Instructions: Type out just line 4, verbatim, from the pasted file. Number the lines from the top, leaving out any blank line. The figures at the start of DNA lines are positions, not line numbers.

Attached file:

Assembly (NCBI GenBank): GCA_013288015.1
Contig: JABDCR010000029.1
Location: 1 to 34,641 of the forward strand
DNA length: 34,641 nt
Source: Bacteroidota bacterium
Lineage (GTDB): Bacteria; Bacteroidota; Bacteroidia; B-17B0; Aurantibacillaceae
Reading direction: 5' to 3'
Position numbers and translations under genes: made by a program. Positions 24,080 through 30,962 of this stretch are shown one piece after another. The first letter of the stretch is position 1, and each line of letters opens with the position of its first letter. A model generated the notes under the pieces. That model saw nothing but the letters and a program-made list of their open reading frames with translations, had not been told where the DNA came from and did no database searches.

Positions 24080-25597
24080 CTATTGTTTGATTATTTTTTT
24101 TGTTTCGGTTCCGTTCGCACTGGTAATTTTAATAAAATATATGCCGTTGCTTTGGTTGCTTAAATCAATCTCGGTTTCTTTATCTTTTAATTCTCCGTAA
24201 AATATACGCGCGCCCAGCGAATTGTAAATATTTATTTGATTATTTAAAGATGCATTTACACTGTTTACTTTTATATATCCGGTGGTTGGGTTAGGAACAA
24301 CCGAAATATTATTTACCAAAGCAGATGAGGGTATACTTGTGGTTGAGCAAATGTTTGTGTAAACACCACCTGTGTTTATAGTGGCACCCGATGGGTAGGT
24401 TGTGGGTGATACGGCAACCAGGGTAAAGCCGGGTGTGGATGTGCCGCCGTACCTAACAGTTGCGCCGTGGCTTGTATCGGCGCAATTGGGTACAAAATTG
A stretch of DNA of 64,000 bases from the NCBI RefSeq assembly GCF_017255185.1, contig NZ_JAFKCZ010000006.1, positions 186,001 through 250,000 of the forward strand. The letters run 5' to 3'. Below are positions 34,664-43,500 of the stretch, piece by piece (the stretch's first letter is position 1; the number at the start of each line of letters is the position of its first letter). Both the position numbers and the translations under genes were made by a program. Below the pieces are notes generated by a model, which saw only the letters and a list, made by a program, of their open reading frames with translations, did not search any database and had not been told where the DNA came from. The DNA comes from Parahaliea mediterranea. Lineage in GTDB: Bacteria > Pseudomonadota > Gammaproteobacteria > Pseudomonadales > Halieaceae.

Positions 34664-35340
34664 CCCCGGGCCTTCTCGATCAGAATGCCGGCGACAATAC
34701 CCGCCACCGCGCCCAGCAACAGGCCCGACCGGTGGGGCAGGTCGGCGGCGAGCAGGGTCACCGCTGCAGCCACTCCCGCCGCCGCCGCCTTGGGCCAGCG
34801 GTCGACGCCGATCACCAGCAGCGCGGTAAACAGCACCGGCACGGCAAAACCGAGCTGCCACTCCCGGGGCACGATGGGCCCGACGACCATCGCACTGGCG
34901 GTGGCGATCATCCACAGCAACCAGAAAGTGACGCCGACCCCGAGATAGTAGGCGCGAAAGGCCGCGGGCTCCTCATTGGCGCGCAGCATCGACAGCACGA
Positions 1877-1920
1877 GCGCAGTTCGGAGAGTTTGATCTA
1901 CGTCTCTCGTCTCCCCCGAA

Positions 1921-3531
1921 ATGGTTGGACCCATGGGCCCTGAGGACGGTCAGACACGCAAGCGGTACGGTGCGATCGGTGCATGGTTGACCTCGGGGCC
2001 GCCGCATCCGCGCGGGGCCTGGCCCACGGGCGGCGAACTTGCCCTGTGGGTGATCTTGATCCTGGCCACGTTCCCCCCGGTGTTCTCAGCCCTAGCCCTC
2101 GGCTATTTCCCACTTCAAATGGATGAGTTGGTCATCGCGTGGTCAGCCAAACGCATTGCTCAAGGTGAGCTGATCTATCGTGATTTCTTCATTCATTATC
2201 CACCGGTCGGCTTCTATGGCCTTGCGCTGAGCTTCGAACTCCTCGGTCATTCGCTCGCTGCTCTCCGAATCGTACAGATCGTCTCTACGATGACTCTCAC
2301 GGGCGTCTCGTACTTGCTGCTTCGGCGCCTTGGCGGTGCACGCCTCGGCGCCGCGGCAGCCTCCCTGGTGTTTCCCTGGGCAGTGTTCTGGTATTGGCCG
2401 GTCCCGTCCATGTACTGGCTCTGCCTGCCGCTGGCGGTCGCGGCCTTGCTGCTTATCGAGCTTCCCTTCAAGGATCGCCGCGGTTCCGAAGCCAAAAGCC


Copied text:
DNA length: 34,641 nt